Influencer marketing costs are going up in the UK, according to research by Rakuten Marketing and Morar Consulting, but prices per post vary considerably depending on reach and platform. This month, polling of UK marketers working directly on influencer programs from sectors including fashion, beauty and travel, approximately two-thirds of respondents had seen the prices influencers charge for posts go up in the past 12 months. In some industries, the costs were even higher, with some premium fashion brands, for example, paying celebrity influencers more than £160,000 ($215,954) per post.
“UK marketers are willing to pay celebrity influencers on Facebook up to £75,000 for a single post mentioning the brand they want to promote, a new survey has revealed. They are also prepared to pay celebrity influencers £67,000 for each YouTube video that mentions their brand, while key influencers on Snapchat can expect to be paid as much as £53,000 per Snap,” writes www.warc.com.
Spending was much more modest for so-called micro-influencers—those with 10,000 or fewer followers, due to the fact that only a fifth (20%) of marketers claim they are able to demonstrate the impact of influencers through indirectly influenced sales. Prices averaged at close to £1,350 ($1,822) per post, with YouTube and Facebook commanding the highest prices—more than £1,500 ($2,025)—and Snapchat the lowest at just over £1,000 ($1,350).
“Decision makers questioned from across a variety of sectors including fashion, FMCG, beauty and travel admitted that they would shell out as much as £53,000 per Snapchat post, which despite coming in at significantly less than the value they placed on other platforms, is notable given that Snapchat’s ephemeral nature means videos and pictures disappear within 24 hours of being posted,” said Rebecca Stewart for thedrum.com.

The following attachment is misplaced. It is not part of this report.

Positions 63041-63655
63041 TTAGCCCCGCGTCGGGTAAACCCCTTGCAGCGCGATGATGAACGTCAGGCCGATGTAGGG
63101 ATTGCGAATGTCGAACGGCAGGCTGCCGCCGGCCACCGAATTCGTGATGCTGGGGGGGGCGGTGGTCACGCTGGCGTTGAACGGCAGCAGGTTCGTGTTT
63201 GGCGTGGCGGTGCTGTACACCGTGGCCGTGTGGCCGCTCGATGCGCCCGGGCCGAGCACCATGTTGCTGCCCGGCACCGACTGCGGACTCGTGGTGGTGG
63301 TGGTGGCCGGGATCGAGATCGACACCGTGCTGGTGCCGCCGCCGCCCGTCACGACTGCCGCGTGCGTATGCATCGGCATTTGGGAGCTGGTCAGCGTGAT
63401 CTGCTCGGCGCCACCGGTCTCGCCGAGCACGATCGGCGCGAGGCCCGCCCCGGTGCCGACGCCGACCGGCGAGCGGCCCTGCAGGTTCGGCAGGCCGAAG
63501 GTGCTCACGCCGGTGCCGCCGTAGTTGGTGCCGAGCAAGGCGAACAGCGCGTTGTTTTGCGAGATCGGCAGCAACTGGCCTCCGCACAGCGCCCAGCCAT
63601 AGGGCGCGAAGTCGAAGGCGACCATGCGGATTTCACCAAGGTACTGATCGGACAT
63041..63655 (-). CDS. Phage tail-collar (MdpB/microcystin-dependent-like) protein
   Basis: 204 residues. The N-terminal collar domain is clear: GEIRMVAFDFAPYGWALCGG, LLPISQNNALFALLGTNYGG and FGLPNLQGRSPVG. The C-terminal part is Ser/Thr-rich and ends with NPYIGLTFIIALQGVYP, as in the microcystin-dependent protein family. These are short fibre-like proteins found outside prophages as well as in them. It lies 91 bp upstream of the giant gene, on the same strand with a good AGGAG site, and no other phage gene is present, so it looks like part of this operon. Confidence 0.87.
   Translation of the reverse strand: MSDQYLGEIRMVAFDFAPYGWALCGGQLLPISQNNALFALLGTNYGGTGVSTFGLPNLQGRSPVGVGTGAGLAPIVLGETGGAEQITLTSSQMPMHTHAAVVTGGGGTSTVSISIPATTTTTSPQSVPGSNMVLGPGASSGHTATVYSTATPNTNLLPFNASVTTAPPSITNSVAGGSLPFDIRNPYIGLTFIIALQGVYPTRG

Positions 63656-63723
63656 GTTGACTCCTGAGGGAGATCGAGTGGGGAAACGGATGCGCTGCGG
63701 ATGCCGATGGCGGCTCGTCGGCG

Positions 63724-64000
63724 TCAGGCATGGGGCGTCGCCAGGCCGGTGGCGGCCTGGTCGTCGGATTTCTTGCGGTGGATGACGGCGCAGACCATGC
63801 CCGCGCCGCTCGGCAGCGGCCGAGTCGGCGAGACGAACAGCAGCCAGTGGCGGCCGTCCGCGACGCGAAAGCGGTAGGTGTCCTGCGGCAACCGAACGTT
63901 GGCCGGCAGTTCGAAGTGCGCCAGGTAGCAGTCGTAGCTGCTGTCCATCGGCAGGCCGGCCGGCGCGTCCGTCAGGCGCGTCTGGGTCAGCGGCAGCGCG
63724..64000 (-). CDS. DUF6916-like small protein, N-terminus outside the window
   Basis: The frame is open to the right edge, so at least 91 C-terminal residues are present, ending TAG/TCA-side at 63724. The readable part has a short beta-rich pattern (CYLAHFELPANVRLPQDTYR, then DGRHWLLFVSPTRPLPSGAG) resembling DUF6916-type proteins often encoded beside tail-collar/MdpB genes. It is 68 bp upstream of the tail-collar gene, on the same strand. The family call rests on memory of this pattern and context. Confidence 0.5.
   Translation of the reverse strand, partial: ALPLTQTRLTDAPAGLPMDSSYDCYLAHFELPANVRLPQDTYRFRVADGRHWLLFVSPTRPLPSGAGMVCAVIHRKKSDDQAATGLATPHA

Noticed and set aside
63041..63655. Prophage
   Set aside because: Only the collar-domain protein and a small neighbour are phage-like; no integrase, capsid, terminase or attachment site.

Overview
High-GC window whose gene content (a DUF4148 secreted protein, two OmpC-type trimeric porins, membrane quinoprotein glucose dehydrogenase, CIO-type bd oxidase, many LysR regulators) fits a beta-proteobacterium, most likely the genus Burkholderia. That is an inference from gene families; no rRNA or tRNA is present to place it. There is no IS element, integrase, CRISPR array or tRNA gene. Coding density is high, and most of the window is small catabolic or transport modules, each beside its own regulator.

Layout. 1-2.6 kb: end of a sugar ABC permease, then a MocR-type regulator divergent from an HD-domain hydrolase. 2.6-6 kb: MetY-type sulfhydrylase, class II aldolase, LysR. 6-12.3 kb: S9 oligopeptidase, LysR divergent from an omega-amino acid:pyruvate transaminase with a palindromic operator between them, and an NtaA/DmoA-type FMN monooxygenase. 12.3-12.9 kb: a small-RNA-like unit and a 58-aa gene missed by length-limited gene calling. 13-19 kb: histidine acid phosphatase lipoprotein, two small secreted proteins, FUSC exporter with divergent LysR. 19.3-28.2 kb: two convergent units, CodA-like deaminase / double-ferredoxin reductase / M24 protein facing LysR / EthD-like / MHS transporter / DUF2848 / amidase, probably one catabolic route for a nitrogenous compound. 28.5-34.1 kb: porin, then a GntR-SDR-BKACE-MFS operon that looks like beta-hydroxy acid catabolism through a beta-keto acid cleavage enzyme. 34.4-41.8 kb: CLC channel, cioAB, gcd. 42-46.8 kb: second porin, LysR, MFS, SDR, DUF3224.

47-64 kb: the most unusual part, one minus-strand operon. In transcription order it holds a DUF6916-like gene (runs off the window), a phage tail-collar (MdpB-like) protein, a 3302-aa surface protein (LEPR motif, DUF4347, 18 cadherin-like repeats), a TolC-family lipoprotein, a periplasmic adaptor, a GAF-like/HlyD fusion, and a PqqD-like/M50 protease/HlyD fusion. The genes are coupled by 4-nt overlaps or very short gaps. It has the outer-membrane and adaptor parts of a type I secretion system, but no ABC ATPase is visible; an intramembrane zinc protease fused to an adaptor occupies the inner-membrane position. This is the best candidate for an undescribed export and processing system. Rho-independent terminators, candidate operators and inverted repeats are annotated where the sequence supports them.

Overall, respondents said they would devote an average of 24% of their marketing budgets to influencer marketing in the next 12 months. That figure’s higher than the share of budgets that the largest percentage of marketers in the UK and US said they devoted to influencer marketing in a March 2017 study by Econsultancy. In that study, between half and six in 10 luxury and non luxury brand marketers said they invested less than 10% of their overall marketing budgets to influencer marketing. But the second largest shares of respondents were similar in their spending allotment to those in the Rakuten and Morar study.
Affiliate marketing firm Rakuten Marketing spoke to 200 UK marketers working on influencer programmes and found that post-for-post they were prepared to pay 12% more for Facebook endorsements than they were for YouTube. The research also found that despite the value brands clearly place on high-profile influencer slots, the majority of those asked (86%) admit they aren’t entirely sure how influencer fees are calculated. Which is pretty odd, especially after the last years of change in the media buying market, the restriction of budgets and the overall risen caution.
Why are the influencers so important for marketers when it comes to social media? According to The Economist, social media offer brands their best opportunity to reach cord-cutting millennials: Snapchat, for instance, reaches 40% of all American 18- to 34-year-olds every day.
“Moreover, these platforms can make consumers feel they have gained unprecedented access to the lives of the rich and famous. That lets sponsors interact with their target audiences in ways that traditional advertising cannot match. In turn, demand from marketers for these channels has made social media lucrative territory for people with large online followings,” wrote the famous business magazine.
On the other hand, while 59 per cent of marketers state the influencers they work with will take guidance from them around best practice, 56 per cent of premium fashion marketers admit to a situation in which influencers hold all of the power. For example, only 20 per cent of marketers state influencers are prepared to follow their lead when it comes to guidance around billing.
Less than a third (29 per cent) believe that the influencers they work with are entirely concerned whether their content drives sales for the brand. Interestingly, when asked what would encourage marketers to invest more in an influencer programme, greater transparency and better reporting of influencer contribution to sales now rank as the highest factor (50 per cent).
James Collins, Rakuten Marketing’s SVP/managing director, global attribution, comments, “Influencer marketing can be hugely effective but marketers are commissioning expensive posts without understanding the real impact on the purchase journey. It’s essential that marketers question influencer fees and use attribution tools to measure the effect of this activity in order to create strong, value-driven relationships between brands and influencers.”